Drink Driving – Procedure
Drink driving law in Scotland is a complex and serious area of law therefore we offer FREE online advice in relation to such cases. Accused of being a Drink/driver then ask us about your own case right now! People can and do, go to prison for committing this offence therefore we strongly urge you to seek legal representation as soon as possible.
No one wants to face a drink driving charge alone. It is therefore all the more important to seek out professional help at the earliest opportunity. Drink driving cases sometimes involve technical defences where evidence requires to be secured at the earliest opportunity. (Even before you appear in court on the drink drive charge)
The Drink Driving Case Procedure normally starts with the police pulling your car over for a check or after you have been involved in a road traffic accident. You can pretty well always expect to be breathalysed if you have been in any road traffic accident around Christmas time.
You will first be tested with the handheld intoximeter device. Although the reading from this machine will not be used in evidence if you fail then the next stop will be the police office. You will be brought before the police station duty officer and the officer will be informed that you are suspected of drink driving and the EC/IR Intoximeter device will require to be used. You will then be taken to the “Intoximeter” room where the breath analysis will be taken. You will be shown the machine and asked to blow into the device. (It surprises most people that you require to blow for several seconds and blowing consistently can seem difficult)
If you fail then you will be given a copy of the print out. It looks like a till receipt. you should keep this. You may then be kept in custody until the duty officer deems you fit to drive. It is normally the next day before you are released from the police station and often a further intoximeter test is done before you leave the office.
The police will give you a “Pink form” called a “Bail Undertaking” this provides a date and time for you to attend at your local court where your case will call for the first time. This means that you are now subject to a bail order. To commit any other offence whilst on bail, eg speeding, is a separate offence and it can mean the court would consider remanding you in custody if you have apparently committed another offence whilst on police bail. This is particularly relevant where the further allegation is another allegation of drink driving.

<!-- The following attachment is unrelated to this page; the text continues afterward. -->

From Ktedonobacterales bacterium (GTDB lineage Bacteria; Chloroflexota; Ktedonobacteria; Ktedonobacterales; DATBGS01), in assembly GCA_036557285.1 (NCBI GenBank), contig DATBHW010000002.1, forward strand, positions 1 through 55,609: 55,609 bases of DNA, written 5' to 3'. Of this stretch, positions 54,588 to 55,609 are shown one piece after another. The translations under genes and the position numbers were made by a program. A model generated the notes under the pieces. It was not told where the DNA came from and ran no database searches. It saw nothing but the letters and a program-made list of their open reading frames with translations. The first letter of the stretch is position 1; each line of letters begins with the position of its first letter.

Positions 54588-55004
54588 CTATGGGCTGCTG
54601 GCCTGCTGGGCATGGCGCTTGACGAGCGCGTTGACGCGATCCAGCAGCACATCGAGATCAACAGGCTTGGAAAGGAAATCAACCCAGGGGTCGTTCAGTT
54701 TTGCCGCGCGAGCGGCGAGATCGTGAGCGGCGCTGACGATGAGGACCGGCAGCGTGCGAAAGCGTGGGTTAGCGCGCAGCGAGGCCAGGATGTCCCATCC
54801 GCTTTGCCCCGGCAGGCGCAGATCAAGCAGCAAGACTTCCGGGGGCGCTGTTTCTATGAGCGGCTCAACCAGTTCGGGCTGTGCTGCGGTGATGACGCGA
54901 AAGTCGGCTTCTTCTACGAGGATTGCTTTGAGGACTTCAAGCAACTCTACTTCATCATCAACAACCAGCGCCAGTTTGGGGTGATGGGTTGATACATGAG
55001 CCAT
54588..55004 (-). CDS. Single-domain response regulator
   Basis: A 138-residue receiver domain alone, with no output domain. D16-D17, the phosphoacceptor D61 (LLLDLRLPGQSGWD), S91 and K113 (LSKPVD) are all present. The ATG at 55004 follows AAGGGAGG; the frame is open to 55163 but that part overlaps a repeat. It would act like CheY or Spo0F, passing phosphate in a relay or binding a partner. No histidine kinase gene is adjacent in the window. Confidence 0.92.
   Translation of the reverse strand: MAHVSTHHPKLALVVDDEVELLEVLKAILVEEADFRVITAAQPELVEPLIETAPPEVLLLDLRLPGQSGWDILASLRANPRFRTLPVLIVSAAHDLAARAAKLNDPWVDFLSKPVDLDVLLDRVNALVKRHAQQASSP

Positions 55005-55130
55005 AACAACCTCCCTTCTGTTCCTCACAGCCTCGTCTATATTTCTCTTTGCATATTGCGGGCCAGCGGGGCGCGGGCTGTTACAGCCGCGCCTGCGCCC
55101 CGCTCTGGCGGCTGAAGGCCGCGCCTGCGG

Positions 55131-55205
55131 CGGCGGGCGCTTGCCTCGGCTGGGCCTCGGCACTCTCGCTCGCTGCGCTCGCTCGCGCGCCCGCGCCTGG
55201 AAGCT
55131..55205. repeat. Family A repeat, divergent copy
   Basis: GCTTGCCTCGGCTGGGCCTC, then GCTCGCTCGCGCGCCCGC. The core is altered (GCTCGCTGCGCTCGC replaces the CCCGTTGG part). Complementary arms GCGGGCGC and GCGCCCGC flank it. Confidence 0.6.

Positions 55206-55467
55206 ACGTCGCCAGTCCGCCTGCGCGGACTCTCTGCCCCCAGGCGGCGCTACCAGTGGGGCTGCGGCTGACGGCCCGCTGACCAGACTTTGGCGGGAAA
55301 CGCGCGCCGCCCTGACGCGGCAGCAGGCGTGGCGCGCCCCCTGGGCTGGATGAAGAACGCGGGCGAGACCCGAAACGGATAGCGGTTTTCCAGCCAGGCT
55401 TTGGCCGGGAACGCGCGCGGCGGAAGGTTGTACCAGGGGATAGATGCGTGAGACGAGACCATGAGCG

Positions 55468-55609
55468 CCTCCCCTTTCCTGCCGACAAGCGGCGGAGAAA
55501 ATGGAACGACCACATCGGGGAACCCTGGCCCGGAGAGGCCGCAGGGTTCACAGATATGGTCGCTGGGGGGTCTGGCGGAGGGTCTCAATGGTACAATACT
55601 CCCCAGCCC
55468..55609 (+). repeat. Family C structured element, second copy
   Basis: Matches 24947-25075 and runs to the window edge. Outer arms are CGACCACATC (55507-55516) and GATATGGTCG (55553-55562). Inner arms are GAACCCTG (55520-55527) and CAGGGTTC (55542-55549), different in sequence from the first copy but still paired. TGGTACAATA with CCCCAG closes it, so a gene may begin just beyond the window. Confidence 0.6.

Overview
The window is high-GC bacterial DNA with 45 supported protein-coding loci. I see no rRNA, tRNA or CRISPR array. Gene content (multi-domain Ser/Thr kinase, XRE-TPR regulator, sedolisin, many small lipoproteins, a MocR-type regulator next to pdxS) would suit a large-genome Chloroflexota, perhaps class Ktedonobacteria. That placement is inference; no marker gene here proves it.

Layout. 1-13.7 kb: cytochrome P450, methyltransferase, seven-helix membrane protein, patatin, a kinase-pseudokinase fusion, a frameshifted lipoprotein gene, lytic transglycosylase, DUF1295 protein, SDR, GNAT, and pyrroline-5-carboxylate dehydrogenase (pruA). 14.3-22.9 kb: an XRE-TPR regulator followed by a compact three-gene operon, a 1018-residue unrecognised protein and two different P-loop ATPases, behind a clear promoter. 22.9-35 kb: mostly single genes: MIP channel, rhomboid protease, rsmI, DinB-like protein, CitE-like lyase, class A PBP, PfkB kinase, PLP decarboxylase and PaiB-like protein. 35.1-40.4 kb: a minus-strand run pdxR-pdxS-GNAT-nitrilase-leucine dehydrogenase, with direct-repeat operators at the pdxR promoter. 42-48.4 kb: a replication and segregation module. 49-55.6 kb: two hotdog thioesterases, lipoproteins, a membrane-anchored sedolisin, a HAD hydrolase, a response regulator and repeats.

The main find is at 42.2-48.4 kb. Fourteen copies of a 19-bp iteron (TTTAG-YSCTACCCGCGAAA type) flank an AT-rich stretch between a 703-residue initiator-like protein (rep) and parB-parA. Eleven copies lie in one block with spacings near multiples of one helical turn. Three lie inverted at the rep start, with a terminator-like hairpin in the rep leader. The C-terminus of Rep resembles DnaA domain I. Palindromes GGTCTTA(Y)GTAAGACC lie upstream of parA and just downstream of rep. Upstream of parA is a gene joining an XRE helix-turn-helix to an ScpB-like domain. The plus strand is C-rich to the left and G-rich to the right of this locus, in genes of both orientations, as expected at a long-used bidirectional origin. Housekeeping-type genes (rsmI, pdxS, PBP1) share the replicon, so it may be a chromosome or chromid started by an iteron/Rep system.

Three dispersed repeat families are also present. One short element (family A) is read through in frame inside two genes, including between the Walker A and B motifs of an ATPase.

Drink Driving: In Court
When you attend court a duty solicitor will be present and he/she should have a few minutes with you prior to your court appearance. We would strongly advise you to seek out the services of a solicitor BEFORE you attend court. Needless to say we suggest you contact us or another firm of specialist road traffic lawyers.
A duty solicitor will be at court however he/she is there for people who cannot afford a solicitor and will require Legal Aid. You will most likely discover that you do not qualify for Legal Aid.
In busy courts such as Glasgow there can easily be up to 150 people appearing in the same court on that day and the duty solicitor will have approx. 1 hour to see the majority of them. it is therefore very important that you consider contacting a road traffic lawyer as soon as possible.
When your case is called you will go forward to the “dock” and the clerk of court will ask you to confirm your name and address. If you have a lawyer he/she will tender the plea at this stage. If a guilty plea is tendered you can expect to be disqualified for at least 1 year and if you have been been convicted of a similar offence in the past 10 years then expect to be disqualified for 3 years minimum.
If you plead Not Guilty the court will set dates for a Trial and an Intermediate Diet (Formal court appearance to check case is prepared) You must then return to court on both of these dates.
Your solicitor will then obtain a list of witnesses from the Procurator fiscal and start to prepare your defence. you should contact your solicitor at least two weeks prior to the Intermediate diet to go over the case preparations and discuss your case again. If your case involves a report from an expert such as a forensic toxicologist then you may incur added expense and should liase with your solicitor regarding same from the outset of your case to ensure that he/she is provided with all the information that is required as soon as possible. Forensic toxicologists are busy professionals and it can take several days to receive a report. The main advice therefore is to keep your solicitor fully informed from the outset and to return to him with any further instructions that you think may have a bearing on the case as soon as you are aware of same.
Remember that when the court clerk reads out the two dates for you to return to court it is your responsibility to ensure that you note theses dates and return. Do not expect your lawyer to send you a reminder (Although in most cases they will)
Seek out the services of a specialist and arrange a meeting with him/her as soon as you can. This is a serious area of road traffic law that attract custodial sentences. Do not underestimate how seriously the courts of Scotland regard this matter.